dc.format.mediumETDen
dc.publisherVirginia Techen
dc.rightsIn Copyrighten
dc.rights.urihttp://rightsstatements.org/vocab/InC/1.0/en
dc.subjectinstructional design heuristicsen
dc.subjectADDIEen
dc.subjectdesign thinking methodsen
dc.titleA Model of Expert Instructional Design Heuristics Incorporating Design Thinking Methodsen
dc.typeDissertationen
dc.contributor.departmentEducation, Vocational-Technicalen
dc.description.degreeDoctor of Philosophyen
thesis.degree.nameDoctor of Philosophyen
thesis.degree.leveldoctoralen
thesis.degree.grantorVirginia Polytechnic Institute and State Universityen
thesis.degree.disciplineCurriculum and Instructionen
dc.contributor.committeechairPotter, Kenneth R.en
dc.contributor.committeememberLockee, Barbara B.en
dc.contributor.committeememberCennamo, Katherine S.en
dc.contributor.committeememberJohnson, Alicia Leinaalaen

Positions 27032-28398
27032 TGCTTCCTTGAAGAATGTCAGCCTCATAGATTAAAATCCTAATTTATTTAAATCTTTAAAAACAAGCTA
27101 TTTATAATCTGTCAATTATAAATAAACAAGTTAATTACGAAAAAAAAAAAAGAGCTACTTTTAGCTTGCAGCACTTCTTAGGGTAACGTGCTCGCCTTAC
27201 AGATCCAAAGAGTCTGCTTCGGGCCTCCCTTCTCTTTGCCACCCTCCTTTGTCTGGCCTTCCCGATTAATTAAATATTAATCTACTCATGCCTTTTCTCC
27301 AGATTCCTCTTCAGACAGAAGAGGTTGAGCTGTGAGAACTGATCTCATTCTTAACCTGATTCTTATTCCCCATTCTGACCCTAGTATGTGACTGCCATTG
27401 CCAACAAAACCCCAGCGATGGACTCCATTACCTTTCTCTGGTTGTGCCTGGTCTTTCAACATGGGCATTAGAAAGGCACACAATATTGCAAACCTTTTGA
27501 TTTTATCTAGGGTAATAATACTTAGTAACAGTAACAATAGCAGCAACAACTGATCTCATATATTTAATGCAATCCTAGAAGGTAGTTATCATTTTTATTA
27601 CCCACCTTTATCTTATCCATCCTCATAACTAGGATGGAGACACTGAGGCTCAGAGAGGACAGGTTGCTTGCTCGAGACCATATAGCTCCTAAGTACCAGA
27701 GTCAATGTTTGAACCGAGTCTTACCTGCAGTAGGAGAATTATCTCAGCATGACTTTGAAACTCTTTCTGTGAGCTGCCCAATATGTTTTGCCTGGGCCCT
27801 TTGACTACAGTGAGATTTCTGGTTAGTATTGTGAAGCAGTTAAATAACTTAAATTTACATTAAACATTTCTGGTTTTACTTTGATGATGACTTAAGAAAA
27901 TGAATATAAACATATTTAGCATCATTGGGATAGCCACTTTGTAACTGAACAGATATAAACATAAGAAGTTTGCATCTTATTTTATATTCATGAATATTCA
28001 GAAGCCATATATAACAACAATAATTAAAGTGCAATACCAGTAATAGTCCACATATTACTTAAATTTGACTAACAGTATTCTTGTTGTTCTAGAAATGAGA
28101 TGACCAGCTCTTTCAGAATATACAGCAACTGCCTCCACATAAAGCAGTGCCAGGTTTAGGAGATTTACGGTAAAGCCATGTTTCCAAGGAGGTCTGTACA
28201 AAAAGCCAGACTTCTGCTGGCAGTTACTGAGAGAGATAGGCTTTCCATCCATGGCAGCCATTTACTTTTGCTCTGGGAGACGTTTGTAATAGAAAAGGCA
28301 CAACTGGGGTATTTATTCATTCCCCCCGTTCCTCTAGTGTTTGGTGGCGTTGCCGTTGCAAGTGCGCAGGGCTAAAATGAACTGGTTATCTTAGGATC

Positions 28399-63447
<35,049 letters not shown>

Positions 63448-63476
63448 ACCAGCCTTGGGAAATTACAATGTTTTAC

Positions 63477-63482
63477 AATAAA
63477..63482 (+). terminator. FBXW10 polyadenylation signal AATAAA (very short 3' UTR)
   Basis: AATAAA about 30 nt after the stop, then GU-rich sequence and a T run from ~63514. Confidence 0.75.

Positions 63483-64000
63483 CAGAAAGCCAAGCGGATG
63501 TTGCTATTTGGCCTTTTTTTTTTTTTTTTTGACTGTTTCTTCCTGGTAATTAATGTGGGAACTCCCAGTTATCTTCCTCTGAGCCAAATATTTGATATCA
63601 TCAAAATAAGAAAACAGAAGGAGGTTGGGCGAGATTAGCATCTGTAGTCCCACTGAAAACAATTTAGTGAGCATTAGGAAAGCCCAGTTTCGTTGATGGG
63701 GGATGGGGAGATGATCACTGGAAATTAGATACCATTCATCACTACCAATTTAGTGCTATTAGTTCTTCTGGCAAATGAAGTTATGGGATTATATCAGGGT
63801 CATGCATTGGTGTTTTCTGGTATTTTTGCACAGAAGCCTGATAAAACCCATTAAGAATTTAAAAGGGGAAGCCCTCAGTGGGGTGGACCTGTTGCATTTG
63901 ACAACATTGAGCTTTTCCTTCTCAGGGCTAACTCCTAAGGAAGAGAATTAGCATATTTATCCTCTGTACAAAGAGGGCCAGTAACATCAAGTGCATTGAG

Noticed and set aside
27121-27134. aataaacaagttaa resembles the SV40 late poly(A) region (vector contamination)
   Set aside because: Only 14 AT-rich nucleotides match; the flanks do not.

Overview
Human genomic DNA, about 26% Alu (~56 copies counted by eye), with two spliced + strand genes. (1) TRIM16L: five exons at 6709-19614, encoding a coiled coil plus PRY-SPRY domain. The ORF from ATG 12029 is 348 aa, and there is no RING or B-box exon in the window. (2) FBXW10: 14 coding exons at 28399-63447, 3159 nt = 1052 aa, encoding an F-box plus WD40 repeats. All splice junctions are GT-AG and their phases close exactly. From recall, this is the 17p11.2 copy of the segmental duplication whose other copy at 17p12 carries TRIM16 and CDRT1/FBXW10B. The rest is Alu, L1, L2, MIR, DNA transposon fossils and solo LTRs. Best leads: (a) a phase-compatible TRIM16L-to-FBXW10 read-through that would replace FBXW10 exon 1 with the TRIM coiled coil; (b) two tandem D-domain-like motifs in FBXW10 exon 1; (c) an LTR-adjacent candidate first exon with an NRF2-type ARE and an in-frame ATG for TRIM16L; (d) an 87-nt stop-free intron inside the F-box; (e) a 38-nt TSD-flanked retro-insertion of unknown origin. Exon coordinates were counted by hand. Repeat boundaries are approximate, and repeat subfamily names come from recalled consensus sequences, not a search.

dc.description.abstractgeneralInstructional design is a system of procedures for developing education and training curricula in a consistent and reliable fashion (Branch and Merrill, 2011; Branch and Kopcha, 2014). It embodies an iterative process for outlining outcomes, selecting teaching and learning strategies, choosing support technologies, identifying media, and measuring performance (Branch and Kopcha, 2014). Instructional designers use models of instructional design and instructional development to communicate tasks and procedures of the instructional design process (Andrews and Goodson, 1980). Over the years, numerous models of instructional design have been developed and adapted to meet the varying needs of instructional designers and developers. There is a consensus that most instructional processes consist of five core elements or stages: analysis, design, development, implementation, and evaluation, which are commonly referred to as ADDIE (Seels and Glasgow, 1990; Branch and Kopcha, 2014). While often considered generic, the ADDIE framework contains a useful set of common criteria, which most designers state as important or necessary as a part of any instructional design process (Pittenger, Janke, and Bumgardner, 2009; York and Ertmer, 2011; 2016). Novice instructional designers have limited experience working with ill-structured problems, and often do not possess the mental models (prior experience) to effectively analyze, manage, and communicate the overall design process of new instructional design projects (Wedman and Tessmer, 1993; Rowland, 1992; Perez and Emery, 1995; Liu, Gibby, Quiros, and Demps, 2002). In their 2016 article of expert instructional design principles applied by experienced designers in practice, York and Ertmer proposed the following questions for future research, "(a) Can we teach principles to novice instructional designers? (b) What methods should we use to provide this information?" (York and Ertmer, 2016, p. 189). This research further explored these questions and offers a new model of expert instructional design heuristics incorporating design thinking methods. For this study, heuristics were defined as generalized stages of an instructional designer's process and design thinking was defined as a human-centered design process for solving complex problems. The purpose of this study was to identify design thinking methods that aligned with heuristics of expert instructional design practitioners, and to design and develop a new model of heuristics and design thinking methods, which could assist novice instructional designers as they enter the instructional design field. The literature outlines challenges reported among novice instructional designers throughout the instructional design process, which includes their ability to solve ill-structured problems; conduct thorough analyses; collaborate in teams; negotiate priorities; generate a variety of ideas for solutions; overcome resource, budget and time constraints; communicate and manage projects with stakeholders; and prototype, iterate and pilot new design solutions (Rowland, 1992; Hoard, Stefaniak, Baaki, and Draper, 2019; Roytek, 2010; Liu, Gibby, Quiros, and Demps, 2002; Chang and Kuwata, 2020; Tracey and Boling, 2014; Perez and Emery, 1995; Williams van Rooij, 1993). The model offers novice instructional designers specific methods and combinations of methods to use for every stage of the instructional design process. As instructional designers implement design thinking methods within the context of their daily situations, they should become more comfortable and begin to adapt the methods to meet their individual needs for each stage of their process.en